Grant Erwin
Yopu could have a look at this page for some info
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The denser wool has better insulation properties although even the poorest is probably better than the castable. Read the MSDS on the wool before use, you can get a more expensive wool, Superwool 607 Max IIRC, which is body soluble so safer. The Kaowool is classed as a refractory ceramic fibre and you should limit the dust exposure. Some preparations are available to apply as a rigidiser/sealant. In a similar application I used fibre with the hot surface sealed with sodium silicate then coated with a zircon paint. The zircon primarilly help stop bits of glass that spall off a glass blowing iron from eating through the fibre. Ask at the refractory supplier they may be quite knowledgeable.
d13f00l wrote:
Reply to
David Billington
Portland cement does not stand up to forge/foundry temperatures. That's how cement is made, by heating rocks in a rotary kiln.
The cheap furnace cement is typically sodium silicate with clay filler. It worked OK for me with the perlite in a "coffee can foundry" (see
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for some photos), but it won't last. The temperature cycling and cycling of humidity make it weak after a few uses. If you're just experimenting and don't plan to use it more than a few times, then that's OK.
If you can find the sodium silicate solution you could make your own cement paste with ground kitty litter clay and perlite. But for the effort involved I would suggest buying some commercial refractory product and thus getting something that will last.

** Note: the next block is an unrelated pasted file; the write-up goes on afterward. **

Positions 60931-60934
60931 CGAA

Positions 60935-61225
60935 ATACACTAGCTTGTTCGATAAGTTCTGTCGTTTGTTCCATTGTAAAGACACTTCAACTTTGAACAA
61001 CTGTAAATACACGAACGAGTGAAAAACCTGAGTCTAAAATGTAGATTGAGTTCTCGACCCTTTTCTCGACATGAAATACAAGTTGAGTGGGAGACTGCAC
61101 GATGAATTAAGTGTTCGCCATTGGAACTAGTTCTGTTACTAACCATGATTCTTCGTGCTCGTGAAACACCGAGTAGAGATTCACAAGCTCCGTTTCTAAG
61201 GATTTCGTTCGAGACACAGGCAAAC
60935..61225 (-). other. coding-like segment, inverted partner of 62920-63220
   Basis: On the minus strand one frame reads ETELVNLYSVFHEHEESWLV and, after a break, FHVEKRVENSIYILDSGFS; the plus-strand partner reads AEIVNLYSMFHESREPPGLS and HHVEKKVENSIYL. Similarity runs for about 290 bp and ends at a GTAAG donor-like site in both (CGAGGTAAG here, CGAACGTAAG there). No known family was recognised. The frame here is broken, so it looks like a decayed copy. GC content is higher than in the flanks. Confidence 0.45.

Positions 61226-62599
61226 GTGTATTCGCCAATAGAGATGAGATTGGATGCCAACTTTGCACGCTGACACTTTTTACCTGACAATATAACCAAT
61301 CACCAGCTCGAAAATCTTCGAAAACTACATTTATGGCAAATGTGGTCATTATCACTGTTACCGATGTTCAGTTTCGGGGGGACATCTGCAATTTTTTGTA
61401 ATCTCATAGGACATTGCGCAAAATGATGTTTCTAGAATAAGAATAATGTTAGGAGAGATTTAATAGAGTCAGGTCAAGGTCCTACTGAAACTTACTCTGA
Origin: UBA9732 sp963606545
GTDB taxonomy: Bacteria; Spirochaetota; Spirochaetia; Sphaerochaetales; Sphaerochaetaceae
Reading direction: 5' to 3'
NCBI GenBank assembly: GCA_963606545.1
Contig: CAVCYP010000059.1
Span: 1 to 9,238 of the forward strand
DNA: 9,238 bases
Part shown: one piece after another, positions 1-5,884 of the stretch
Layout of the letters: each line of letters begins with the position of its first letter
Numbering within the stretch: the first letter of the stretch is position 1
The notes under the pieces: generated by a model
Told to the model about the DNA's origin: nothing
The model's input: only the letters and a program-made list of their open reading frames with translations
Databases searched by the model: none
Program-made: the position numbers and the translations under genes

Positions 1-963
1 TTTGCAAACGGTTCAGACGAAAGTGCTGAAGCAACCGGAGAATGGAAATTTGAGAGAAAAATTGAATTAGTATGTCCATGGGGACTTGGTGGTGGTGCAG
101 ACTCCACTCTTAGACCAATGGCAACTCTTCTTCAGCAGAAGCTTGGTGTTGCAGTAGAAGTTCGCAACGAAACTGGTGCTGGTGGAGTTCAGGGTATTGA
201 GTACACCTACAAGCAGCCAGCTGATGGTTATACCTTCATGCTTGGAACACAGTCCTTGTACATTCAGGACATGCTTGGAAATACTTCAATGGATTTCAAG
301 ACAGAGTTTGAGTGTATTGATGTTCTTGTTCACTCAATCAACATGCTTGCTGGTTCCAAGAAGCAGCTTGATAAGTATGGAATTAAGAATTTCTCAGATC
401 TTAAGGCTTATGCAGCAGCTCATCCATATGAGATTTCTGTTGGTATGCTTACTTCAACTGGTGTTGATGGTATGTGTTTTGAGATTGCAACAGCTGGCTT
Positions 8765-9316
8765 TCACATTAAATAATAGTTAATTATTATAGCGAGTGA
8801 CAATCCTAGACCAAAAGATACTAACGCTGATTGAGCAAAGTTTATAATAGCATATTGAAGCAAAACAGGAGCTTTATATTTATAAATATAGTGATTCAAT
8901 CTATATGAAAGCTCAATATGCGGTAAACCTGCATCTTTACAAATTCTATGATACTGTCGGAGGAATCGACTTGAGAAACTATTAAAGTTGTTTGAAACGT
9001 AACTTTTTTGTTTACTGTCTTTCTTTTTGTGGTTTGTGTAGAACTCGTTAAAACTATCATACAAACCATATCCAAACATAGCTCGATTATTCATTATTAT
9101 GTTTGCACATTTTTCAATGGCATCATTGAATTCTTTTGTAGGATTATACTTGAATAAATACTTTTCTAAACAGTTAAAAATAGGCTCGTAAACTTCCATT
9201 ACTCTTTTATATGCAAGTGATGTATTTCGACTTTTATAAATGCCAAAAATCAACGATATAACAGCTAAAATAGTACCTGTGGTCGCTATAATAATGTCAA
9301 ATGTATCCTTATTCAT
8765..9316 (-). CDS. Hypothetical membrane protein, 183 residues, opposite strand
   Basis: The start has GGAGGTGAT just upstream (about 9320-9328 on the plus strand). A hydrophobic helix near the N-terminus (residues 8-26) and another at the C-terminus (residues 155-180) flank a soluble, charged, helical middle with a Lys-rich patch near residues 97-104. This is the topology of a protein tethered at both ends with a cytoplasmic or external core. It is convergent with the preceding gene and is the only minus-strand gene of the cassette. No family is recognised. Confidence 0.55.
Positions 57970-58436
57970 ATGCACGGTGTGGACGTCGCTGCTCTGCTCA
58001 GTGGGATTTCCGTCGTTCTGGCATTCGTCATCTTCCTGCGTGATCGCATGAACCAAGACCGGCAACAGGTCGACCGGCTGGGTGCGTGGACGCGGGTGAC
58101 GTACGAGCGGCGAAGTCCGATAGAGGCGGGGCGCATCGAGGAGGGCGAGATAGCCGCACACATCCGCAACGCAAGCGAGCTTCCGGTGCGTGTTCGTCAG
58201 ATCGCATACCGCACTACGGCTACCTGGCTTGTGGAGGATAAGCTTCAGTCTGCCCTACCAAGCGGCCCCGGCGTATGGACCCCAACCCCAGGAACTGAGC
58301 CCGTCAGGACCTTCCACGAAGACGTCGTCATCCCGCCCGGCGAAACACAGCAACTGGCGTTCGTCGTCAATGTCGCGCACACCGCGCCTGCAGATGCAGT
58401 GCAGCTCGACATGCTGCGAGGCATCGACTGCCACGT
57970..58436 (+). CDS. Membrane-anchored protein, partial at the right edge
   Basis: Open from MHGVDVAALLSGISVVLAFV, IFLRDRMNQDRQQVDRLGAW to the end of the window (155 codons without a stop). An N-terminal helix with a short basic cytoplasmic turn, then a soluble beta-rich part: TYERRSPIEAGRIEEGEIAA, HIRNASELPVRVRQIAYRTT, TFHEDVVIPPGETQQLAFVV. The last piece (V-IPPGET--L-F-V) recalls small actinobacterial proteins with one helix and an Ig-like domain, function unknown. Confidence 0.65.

Reply to
Richard J Kinch
How big is the furnace? A burner that size is fit for 10-15" i.d.!
No wonder! 8-)
Yeah, listen here... 1800 is like yellow hot. True yellow hot is 2000°F, the melting point of pure copper, but 1800 will look yellow to you (2000°F is much brighter, trust me you'll figure out all this temp-by-sight stuff eventually). Well anyway, that's like nothing. . .
. . .And I always call perlite a flux! It melts at "only" 2300°F, which is more than plenty for aluminum, and iffy when melting bronze.
FWIW, portland cement is *also* a flux, but considering your furnace cement is somehow rated at a mere 1800°F, there's no amount of cement that wouldn't do better than that crap you bought!
Something like 1 part portland, 1 part fireclay (or kaolin or a refractory ball clay, if you go to a pottery store/supply), 1 part (masonry) sand (or better yet, 20, 30 or 60 mesh kyanite) and 5 parts perlite should work well. I'm just pulling that out of my butt, but if it holds together, it'll work (such is the nature of these things we do!).